It’s easy to recognize Russian, at least in its written form, because it’s one of a few languages that use the Cyrillic script as a writing system. This script is based on the Early Cyrillic developed in the First Bulgarian Empire, a medieval Bulgarian state that existed in southeastern Europe between the 7th and 11th centuries AD. Other countries that use Cyrillic are Belarus, Bosnia and Herzegovina, Bulgaria, Kazakhstan, Kyrgyzstan, Macedonia, Mongolia, Montenegro, Serbia, Tajikistan, and Ukraine.
The Cyrillic alphabet has undergone several dramatic changes over its long history, and the original forms are difficult to represent on modern electronic devices. The computer support for both the original and the current version of Cyrillic saw a noticeable improvement only with the release of the Unicode 5.1 standard in 2008. Not all fonts feature complete support for the archaic Cyrillic letters, but one exception is Segoe UI, a member of the Segoe family used in Microsoft products for user interface text, as well as for some online user assistance material, intended to improve the consistency in how users see all text across all languages.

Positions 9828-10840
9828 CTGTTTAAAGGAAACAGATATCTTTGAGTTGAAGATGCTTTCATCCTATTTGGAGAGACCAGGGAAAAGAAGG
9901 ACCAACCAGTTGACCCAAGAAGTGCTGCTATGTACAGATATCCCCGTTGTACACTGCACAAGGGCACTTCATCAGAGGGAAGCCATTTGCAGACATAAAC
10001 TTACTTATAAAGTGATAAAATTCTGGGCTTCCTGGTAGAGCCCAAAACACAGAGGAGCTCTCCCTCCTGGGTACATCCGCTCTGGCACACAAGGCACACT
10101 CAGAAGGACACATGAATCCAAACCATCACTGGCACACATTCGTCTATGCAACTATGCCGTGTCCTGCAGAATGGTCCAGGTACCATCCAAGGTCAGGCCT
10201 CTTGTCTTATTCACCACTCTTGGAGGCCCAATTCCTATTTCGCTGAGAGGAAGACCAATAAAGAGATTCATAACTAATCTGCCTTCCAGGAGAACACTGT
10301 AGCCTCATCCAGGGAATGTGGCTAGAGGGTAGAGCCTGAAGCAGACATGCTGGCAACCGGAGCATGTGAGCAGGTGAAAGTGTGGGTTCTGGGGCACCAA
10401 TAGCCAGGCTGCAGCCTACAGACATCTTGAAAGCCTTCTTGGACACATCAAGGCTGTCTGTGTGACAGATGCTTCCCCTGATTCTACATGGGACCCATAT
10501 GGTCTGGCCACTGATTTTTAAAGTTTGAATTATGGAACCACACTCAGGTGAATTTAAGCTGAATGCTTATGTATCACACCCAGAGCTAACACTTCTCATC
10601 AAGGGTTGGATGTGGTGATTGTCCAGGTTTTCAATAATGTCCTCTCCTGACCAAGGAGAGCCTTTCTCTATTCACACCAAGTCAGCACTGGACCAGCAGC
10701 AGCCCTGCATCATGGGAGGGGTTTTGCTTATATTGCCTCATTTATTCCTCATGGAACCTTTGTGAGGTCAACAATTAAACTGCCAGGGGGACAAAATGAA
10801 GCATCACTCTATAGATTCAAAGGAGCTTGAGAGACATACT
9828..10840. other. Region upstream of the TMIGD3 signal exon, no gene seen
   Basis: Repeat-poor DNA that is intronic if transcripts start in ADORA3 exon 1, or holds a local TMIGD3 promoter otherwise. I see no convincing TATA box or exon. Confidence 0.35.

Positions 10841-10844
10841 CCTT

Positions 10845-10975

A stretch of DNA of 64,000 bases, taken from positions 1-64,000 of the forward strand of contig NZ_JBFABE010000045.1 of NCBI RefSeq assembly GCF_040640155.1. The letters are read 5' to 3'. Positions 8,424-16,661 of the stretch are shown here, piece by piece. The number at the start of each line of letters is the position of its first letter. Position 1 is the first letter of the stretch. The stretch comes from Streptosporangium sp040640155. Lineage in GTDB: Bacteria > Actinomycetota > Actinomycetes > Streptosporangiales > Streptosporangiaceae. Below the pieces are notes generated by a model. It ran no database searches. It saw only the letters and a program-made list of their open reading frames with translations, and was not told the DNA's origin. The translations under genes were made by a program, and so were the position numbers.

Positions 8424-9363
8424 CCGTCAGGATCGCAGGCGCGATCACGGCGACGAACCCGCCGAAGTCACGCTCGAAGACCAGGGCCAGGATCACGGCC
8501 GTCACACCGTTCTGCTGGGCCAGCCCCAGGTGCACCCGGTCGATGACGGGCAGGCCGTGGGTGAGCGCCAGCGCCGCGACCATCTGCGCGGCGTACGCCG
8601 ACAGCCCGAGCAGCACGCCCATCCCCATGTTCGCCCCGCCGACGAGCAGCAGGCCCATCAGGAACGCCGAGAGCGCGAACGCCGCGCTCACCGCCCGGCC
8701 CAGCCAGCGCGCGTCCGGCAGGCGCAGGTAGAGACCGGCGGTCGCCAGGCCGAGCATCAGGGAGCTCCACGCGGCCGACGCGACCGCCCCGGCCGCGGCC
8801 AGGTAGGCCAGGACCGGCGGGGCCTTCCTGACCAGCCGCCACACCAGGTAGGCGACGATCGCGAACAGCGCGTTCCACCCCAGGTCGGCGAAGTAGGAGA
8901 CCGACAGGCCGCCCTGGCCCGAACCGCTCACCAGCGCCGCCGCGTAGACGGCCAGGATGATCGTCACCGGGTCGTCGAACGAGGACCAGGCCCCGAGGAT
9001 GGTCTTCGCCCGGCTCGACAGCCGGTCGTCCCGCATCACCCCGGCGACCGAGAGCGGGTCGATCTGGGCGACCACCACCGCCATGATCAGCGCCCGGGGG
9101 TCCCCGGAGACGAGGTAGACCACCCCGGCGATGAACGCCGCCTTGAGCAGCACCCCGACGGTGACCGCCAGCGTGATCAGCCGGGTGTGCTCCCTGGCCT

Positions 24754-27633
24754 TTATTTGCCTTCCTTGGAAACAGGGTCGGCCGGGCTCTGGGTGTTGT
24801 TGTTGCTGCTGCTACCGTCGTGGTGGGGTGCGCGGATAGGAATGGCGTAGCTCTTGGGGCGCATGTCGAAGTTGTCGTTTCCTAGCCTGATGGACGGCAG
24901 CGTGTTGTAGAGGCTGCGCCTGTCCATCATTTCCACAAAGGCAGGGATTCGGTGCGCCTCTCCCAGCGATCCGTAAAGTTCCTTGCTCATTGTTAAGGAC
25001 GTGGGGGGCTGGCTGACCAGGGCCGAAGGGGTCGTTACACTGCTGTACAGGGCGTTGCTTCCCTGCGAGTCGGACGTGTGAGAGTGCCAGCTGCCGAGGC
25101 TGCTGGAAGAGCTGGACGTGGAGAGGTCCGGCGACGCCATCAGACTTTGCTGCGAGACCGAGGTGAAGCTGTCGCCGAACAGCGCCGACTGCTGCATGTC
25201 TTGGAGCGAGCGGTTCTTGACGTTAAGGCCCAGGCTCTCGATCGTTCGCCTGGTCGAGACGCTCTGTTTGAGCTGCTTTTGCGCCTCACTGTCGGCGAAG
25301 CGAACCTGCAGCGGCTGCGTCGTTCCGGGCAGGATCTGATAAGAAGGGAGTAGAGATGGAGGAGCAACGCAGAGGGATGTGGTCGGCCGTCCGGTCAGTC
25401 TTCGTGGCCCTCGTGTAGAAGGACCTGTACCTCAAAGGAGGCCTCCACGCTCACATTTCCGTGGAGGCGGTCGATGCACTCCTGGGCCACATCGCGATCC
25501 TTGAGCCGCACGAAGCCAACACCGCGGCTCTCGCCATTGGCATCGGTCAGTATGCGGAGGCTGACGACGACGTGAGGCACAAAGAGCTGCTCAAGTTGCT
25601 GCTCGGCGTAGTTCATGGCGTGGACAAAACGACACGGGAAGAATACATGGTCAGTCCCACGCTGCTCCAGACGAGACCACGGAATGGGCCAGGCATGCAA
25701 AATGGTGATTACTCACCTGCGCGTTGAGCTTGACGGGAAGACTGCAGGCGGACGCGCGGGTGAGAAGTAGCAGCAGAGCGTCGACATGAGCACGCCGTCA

Characteristics of the Russian Language
As a Slavic language, Russian is similar to Polish, Czech, Ukrainian, Slovak, Slovene, Serbo-Croatian, Macedonian, and Bulgarian, just to name a few. The modern Russian has been standardized around the 18th century, with the first compiled a normalizing grammar book being released in 1755 by Mikhail Lomonosov, a Russian polymath, scientist and writer, who made important contributions to literature, education, and science.
A large number of international organizations, such as United Nations, International Atomic Energy Agency, World Health Organization, International Civil Aviation Organization, Universal Postal Union, World Bank, Commonwealth of Independent States, Organization for Security and Co-operation in Europe, or International Mathematical Olympiad, use Russian as one of the official languages.
Recently, Russian has become the second-most used language on the internet, with almost 6% of all websites being in Russian. Even though Russian speakers are spread across a huge expanse of land, the language itself is relatively homogeneous. Most speakers of Russian or languages closely related to Russian would understand one another without any major issues.
These and other reasons make Russian a very attractive language, one that opens many doors to business opportunities as well as one of the world’s largest cultural heritages. Russian may seem daunting at first, but you’ll quickly discover just how beautiful this language can be.